2. Under those conditions:
    a) The US Coast Guard and US Navy have jurisdiction, as well as the State of
    Texas, and US Federal Government.
    b) The permanent mooring permits are all processed by the USACE.

Yes, in the US, there are processes to apply for mooring permits and to apply to incorporate a city.

It would involve mapping, through NOAA, especially to avoid both protected waters, such as underwater national parks, avoiding shipping lanes, and avoiding normal commercial fleets, such as the shrimping and fishing industries. In addition, there are Ecological impact studies, and other such assessments to take into consideration. FDA would have some oversight, since I also was specifying commercial food production. EPA and FDA would want routine monitoring and sampling of water and such things as fish, kelp, and shellfish, for public health and safety reasons.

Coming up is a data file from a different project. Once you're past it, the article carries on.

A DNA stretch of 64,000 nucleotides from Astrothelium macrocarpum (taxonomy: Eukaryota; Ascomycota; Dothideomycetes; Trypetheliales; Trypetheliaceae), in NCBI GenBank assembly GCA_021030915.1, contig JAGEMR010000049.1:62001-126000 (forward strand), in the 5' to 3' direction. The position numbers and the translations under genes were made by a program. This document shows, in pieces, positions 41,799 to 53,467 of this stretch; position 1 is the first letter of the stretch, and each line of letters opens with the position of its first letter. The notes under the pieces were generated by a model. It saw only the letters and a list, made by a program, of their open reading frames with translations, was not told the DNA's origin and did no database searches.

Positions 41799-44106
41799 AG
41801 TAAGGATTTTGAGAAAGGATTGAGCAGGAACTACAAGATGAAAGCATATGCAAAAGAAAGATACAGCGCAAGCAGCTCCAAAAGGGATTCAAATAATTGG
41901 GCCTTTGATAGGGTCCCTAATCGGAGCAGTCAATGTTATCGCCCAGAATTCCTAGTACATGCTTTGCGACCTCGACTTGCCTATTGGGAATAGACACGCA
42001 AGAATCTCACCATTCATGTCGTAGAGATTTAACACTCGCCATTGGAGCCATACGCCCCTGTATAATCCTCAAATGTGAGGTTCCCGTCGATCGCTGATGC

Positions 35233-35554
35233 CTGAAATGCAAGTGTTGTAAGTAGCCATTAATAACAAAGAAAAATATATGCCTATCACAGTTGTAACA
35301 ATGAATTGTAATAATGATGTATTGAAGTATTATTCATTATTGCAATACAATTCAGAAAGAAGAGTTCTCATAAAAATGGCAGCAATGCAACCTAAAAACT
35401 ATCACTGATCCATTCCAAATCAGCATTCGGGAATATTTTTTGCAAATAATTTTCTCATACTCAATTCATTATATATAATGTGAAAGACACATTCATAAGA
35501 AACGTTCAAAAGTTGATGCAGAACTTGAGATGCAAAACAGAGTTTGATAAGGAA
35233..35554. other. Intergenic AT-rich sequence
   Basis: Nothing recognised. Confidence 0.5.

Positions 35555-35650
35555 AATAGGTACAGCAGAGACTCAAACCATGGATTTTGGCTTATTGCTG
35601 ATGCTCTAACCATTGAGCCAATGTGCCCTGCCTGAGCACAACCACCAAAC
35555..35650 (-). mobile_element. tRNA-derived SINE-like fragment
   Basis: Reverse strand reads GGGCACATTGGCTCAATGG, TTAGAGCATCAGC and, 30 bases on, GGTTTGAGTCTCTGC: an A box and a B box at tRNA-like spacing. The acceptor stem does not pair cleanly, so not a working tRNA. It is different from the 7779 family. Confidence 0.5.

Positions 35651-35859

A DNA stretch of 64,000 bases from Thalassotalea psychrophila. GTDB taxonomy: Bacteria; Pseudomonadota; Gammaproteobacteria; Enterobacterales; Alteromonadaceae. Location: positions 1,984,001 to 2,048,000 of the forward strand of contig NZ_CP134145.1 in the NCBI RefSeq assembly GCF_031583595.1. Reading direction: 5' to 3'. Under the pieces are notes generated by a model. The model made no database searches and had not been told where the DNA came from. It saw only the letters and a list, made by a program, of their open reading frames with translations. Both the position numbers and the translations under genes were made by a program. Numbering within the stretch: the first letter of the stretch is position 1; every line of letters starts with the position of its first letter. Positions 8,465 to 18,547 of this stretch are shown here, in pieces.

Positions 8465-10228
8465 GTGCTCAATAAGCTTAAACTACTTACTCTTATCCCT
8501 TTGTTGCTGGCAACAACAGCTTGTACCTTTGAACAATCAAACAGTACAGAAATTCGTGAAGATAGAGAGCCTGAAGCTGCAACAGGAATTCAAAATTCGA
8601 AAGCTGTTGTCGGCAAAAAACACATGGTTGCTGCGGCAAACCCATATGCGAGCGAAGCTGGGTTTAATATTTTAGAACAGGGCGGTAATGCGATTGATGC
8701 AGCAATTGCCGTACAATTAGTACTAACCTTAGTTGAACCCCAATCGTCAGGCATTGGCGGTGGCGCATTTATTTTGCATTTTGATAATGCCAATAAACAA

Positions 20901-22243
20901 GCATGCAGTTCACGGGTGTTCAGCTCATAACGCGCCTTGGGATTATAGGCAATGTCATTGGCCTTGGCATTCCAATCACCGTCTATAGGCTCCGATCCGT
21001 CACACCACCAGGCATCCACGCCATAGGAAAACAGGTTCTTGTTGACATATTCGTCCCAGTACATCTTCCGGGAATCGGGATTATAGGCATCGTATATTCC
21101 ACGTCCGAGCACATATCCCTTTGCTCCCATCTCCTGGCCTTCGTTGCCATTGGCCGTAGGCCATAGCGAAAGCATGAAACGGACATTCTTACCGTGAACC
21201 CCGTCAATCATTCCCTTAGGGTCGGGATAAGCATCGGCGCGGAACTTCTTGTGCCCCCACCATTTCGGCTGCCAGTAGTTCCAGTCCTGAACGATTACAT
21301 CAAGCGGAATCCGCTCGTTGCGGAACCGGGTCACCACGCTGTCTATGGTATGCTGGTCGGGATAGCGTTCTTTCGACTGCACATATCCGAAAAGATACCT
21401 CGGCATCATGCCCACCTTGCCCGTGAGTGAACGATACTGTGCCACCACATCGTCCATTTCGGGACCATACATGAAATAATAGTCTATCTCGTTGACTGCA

There are a myriad of other things to consider, including existing gas/oil leases, known wrecks that may be considered graves, the current drug interdiction, illegal immigration, and more.

It’s not so much asking permission, as much as meeting conditions and obtaining permits. That process will have similarities in any territorial waters in the world. The ONLY places to avoid that, are the international-water ‘doughnut-holes’, at which distance, it may not be feasible to transport your produce to market, and you STILL need permission to SELL your produce in those ports and markets.

HOWEVER, if, say you were nearly totally self sufficient, had an outside revenue, and a way to moor in those ‘doughnut-holes’ w/o needing to sell anything, then, just maybe, even in today’s world, so long as your passport is up-to-date, you shouldn’t have any real problem.

Jeff Frusha

(Garrett Herschleb) #8

This is truly a great thing. One of the hesitations I have is that a scammer will work his/her way into the power structure of a seastead and ruin everything that’s nice about it, and then property values plummet and the whole movement is set back several decades. This would definitely help mitigate that situation by making the power structure the minimum possible.